Blog Archives

Check out the glass spiral staircase in Apple’s renovated Shibuya store in Japan

Apple will reopen its third major Japanese store to feature modern styling alongside the iPhone XR release this Friday—check out the impressive spiral staircase.

Apple Shibuya Store in Tokyo to Re-Open October 26

Apple has announced the reopening of its Shibuya retail store in Tokyo on Friday, October 26 – the same day as the launch of iPhone XR – following renovation that began almost a year ago.

The Shibuya store opens its doors again on the same date as…

An insider’s perspective on Fukushima and everything that came after

Ars chats with Naomi Hirose, who became TEPCO’s CEO after the Fukushima meltdown.

The robots are building things now

We all know by now that the robot apocalypse is coming. It won’t happen tomorrow, or the next day, or even next year, but at some point in the future we’ll all be slaves to AI-powered bots of our own creation. It’ll be a rough time for humans but it’s not here yet, which means that in the meantime we can exploit robot labor! Hooray!

Japanese engineers from the National Institute of Advanced Industrial Science and Technology group are helping us realize that dream with the development of a robot called HRP-5P. This plucky bot can build… stuff, and it does so without take lunch breaks or whining about unions. Truly it is superior to humans in every way.

Standing nearly six feet tall and weighing over 220 pounds, the robot walks and moves a lot like a (somewhat stiff) human. It has a whole suite of sensors that it uses to monitor its surroundings and recognize objects that it can manipulate with its mechanical claws.

According to AIST, the development of the prototype could eventually yield a robot capable of assisting humans in building large structures like buildings or even aircraft. The company showcased the bot’s abilities in a video where the robot applies drywall to a wall frame, placing it in the correct spot and then securing it with a nail gun that fits perfectly in its rigid mitts.

The demonstration looks fairly simple from the outside but the complexity of the robot itself is obvious. The team sees the robot as a potential solution to a lack of workers willing to perform manual labor in the future.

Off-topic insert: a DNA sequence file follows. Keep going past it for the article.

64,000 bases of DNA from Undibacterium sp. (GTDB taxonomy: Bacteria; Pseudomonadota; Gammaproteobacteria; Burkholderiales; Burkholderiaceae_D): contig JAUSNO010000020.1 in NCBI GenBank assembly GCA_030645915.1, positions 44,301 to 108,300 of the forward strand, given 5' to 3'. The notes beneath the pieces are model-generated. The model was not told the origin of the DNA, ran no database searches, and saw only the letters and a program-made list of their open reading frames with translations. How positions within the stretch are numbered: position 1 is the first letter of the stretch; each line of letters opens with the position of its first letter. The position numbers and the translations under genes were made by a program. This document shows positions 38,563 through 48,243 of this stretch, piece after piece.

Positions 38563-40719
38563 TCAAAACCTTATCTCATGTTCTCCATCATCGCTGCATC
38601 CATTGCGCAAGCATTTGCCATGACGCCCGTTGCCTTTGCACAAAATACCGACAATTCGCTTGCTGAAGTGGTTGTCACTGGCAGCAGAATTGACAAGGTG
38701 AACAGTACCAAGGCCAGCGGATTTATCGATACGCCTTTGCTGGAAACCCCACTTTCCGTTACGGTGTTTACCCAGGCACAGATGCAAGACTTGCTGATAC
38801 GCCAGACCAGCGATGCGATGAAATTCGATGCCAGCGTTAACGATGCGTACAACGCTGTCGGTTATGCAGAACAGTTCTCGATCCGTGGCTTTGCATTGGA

“Along with the declining birthrate and the aging of the population, it is expected that many industries such as the construction industry will fall into serious manual shortages in the future, and it is urgent to solve this problem by robot technology,” AIST explains. “Also, at work sites assembling very large structures such as building sites and assembling of aircraft / ships, workers are carrying out dangerous heavy work work, and it is desired to replace these tasks with robot technology.”

Earthquake rocks Japan, causing mudslides and burying homes

A powerful 6.7-magnitude earthquake rocked the island of Hokkaido in Japan early today. Residents of the island, which is the northernmost large island of Japan, were faced with building collapses as well as massive mudslides that buried many homes situated in a valley.

At the moment, the death toll sits at seven, but there are still a number of people unaccounted. According to local officials, over 150 people were injured in the quake, and the search continues for the individuals who are still missing.

As you’d expect, most travel throughout the region has been placed on hold while officials deal with the situation at hand. Making matters worse for emergency staff is the fact that the quake also knocked out power to much of the region, with close to three million buildings sitting dark as workers do their best to grapple with the damage. Hospitals which are still taking patients have resorted to generators to provide power.

A nuclear power plant on the island also had its power knocked out briefly. With the memory of Fukushima still fresh in everyone’s minds, officials were quick to announce that the facility was running on backup power and that everything was fine. That’s a small bit of good news in an otherwise tragic story.

The quake reportedly came in at a level seven on Japan’s own seismic intensity scale. That’s the highest level possible, and is characterized by people being “thrown by the shaking and impossible to move at will,” with the majority of homes either collapsing entirely or being severely damaged.

One of the biggest issues right now is the mudslide which buried countless homes. An incredible amount of earth has shifted position and tumbled down on residences that were situated below. Digging it up in search of survivors will be a difficult task, and the clock is ticking on rescue crews hoping to find people still alive.